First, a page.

Many young people are looking to their friends to see how they should manage finances.

Having a financial strategy can be quite valuable, though there may be many individuals who are looking in the wrong places for their budgeting help.

Nearly 80 percent of young people noted that they look to the financial methods of their friends to decide what to do for themselves, according to a report completed jointly between the Ad Council and the American Institute of CPAs. Close to two-thirds explained that they also try to move to the same places their friends do, while 64 percent noted that they do this regarding clothing, as well. Another 66 percent noted that it is hard to not feel pressure regarding doing the same things their friends do.

“As the old saying goes: Be careful about the company you keep,” said Ernie Almonte, chair of the AICPA’s National Financial Literacy Commission. “Many young adults are building financial foundations with the wrong blueprints. They need to make sure they’re modeling the best behavior for their long-term financial stability.”

This notion of financial stability is specific for many young Americans. The report noted that 70 percent of this group felt that if they paid their bills on a monthly basis, they were financially stable. However, when it came to gender, women thought they were more financially stable than men were. This may be partly due to more men looking to keep up with their friends than women typically do.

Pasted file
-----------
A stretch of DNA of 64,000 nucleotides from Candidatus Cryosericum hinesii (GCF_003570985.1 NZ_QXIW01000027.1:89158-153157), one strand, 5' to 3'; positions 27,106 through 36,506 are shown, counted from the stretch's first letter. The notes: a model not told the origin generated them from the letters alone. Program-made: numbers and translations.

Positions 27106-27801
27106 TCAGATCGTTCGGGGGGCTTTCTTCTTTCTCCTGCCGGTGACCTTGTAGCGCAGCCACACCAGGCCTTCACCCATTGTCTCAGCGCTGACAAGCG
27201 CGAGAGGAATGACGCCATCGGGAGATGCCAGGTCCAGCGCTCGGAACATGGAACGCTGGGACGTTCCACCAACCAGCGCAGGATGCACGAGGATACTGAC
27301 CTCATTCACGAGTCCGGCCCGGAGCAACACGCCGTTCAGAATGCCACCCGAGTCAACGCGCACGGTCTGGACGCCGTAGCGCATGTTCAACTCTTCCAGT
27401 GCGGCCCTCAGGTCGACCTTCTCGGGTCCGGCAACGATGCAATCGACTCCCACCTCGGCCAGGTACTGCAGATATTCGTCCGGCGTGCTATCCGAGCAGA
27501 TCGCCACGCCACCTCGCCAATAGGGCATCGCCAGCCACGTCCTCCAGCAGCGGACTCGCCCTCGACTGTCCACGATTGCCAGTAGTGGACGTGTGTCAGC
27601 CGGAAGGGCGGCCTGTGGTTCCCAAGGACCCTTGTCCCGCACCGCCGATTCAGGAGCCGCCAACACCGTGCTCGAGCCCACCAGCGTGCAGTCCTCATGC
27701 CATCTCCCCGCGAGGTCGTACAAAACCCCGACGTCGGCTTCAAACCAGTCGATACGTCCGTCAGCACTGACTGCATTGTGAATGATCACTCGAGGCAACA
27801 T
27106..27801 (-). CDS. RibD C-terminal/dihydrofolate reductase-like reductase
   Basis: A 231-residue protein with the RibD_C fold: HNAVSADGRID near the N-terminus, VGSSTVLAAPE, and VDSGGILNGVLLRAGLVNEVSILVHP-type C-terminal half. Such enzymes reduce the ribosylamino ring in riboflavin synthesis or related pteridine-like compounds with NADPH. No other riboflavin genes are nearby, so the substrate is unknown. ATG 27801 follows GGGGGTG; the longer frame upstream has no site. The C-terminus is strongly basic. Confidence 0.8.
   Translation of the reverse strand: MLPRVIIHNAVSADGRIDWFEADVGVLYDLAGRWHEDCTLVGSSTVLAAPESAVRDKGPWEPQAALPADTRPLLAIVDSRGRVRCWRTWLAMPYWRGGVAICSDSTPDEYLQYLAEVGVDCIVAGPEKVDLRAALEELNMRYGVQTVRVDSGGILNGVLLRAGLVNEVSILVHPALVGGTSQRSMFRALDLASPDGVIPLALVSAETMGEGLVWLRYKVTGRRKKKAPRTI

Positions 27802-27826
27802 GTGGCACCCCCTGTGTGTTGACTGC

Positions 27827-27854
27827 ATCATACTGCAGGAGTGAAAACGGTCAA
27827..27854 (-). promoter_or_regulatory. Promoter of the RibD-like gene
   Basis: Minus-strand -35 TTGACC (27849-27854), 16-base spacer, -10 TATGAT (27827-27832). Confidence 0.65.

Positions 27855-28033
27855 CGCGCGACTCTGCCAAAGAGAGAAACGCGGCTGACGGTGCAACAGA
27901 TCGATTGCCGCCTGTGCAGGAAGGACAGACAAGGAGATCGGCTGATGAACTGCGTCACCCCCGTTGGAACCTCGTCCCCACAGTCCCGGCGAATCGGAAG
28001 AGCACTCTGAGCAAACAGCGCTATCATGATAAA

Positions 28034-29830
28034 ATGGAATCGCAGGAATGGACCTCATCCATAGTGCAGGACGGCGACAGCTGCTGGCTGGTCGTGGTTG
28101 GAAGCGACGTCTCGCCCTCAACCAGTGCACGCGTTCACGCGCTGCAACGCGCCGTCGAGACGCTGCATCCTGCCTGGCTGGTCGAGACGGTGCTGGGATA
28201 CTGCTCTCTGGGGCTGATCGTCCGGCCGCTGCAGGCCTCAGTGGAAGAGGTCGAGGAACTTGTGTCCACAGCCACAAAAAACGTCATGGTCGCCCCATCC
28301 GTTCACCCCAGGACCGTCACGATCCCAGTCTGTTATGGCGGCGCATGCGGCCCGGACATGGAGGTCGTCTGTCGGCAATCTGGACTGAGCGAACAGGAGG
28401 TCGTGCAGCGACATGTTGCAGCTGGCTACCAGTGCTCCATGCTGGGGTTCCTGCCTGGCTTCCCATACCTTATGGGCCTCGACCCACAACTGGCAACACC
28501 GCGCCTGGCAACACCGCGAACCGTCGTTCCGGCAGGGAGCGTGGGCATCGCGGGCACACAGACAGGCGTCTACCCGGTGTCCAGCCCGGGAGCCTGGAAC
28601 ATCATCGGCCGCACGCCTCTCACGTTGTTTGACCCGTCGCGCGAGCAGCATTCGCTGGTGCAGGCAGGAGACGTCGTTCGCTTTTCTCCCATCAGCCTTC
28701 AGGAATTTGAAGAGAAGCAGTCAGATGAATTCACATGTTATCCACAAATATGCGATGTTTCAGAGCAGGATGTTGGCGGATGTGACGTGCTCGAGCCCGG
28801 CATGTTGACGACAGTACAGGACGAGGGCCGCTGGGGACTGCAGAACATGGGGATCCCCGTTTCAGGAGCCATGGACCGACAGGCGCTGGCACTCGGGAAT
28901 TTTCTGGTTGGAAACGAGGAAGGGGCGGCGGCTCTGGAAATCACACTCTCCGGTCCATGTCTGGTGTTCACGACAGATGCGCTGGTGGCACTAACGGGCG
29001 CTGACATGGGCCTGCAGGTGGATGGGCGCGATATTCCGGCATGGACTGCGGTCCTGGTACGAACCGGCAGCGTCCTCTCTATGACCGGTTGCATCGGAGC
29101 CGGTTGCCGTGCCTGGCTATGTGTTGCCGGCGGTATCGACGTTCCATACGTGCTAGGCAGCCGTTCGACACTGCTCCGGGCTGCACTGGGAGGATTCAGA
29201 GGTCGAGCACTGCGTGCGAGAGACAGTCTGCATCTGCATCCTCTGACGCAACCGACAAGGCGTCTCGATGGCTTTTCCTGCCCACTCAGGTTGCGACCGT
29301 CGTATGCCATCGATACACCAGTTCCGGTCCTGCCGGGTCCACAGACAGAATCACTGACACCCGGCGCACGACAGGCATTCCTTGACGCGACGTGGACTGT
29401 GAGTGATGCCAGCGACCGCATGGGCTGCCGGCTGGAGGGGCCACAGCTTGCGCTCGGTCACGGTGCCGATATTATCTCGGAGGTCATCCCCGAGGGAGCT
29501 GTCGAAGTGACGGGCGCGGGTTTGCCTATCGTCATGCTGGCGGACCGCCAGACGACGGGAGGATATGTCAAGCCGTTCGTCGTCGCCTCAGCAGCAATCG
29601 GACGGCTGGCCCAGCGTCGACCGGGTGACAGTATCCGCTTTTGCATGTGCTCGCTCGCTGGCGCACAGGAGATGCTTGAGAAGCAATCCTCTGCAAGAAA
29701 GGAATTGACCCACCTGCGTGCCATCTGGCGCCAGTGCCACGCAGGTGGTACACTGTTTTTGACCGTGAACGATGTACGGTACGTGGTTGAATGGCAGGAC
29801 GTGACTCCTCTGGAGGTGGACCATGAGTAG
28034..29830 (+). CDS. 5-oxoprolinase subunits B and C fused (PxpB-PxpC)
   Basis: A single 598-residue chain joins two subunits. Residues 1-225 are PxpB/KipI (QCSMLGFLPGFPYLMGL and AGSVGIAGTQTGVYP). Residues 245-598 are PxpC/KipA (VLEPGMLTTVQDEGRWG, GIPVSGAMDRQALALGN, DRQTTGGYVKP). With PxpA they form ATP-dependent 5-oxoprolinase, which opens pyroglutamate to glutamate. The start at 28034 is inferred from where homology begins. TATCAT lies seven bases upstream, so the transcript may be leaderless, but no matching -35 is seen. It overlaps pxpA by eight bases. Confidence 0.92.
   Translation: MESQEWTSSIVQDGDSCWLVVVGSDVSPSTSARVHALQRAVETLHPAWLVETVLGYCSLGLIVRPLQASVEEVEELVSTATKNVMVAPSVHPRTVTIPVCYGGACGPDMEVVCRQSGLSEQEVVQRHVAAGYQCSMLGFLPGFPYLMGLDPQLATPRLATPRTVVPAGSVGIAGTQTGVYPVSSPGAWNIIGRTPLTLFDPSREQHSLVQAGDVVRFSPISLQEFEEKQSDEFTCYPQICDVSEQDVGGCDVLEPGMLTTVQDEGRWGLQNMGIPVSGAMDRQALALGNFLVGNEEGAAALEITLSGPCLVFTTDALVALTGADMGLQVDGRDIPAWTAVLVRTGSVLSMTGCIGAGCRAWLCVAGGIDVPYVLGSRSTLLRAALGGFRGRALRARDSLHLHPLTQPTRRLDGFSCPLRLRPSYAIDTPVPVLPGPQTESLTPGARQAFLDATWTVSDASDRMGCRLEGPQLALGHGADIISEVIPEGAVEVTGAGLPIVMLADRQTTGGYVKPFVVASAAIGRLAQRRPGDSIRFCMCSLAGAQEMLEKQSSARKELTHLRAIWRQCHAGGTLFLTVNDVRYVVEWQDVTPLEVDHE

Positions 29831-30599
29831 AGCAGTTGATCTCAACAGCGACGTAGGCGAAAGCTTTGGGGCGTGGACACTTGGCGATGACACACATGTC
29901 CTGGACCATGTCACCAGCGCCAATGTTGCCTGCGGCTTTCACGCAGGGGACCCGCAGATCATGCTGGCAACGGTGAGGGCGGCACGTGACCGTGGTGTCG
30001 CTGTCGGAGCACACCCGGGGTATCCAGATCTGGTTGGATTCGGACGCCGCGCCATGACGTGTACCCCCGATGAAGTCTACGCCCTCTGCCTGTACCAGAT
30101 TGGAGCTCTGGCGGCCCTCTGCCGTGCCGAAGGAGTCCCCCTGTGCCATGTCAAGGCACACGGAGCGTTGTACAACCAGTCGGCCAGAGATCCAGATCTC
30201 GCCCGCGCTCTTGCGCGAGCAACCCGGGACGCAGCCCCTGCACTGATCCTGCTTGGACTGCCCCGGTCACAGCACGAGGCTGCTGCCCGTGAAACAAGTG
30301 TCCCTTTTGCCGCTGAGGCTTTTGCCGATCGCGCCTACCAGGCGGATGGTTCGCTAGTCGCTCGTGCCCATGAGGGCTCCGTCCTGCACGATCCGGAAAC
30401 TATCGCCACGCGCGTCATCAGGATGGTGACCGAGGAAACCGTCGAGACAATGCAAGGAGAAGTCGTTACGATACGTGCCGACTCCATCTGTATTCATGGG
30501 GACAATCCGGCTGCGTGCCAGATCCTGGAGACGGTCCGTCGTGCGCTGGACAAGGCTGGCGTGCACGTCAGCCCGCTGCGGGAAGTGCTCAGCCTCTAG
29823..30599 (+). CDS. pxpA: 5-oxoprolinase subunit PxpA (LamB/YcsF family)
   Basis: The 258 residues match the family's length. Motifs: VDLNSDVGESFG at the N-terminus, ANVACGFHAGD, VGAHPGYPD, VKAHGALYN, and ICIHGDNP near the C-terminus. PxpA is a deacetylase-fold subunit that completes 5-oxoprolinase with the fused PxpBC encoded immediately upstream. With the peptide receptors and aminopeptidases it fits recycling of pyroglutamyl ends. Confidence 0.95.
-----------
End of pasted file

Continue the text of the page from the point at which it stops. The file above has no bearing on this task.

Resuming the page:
Not enough people have financial strategies
While some people might be looking in the wrong places to get their financial methods, there also may be a sizable number of individuals who are not proactive enough to get their finances in order.

More than 25 percent of those who are considering making an investment do not have some type of financial strategy in place, according to a report from Nationwide Funds. Approximately 31 percent noted that they haven’t created one of these methods, while 20 percent said that they do not think having one is necessary. However, 15 percent noted that they don’t know where to start.

“We live in an era when Americans are more responsible for their own financial security than ever before,” said Michael Spangler, president of Nationwide Funds. “However, for various reasons far too many haven’t taken the time to draft a detailed financial plan to help them achieve their goals over the short, medium and long terms.”

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  1. Very Good,

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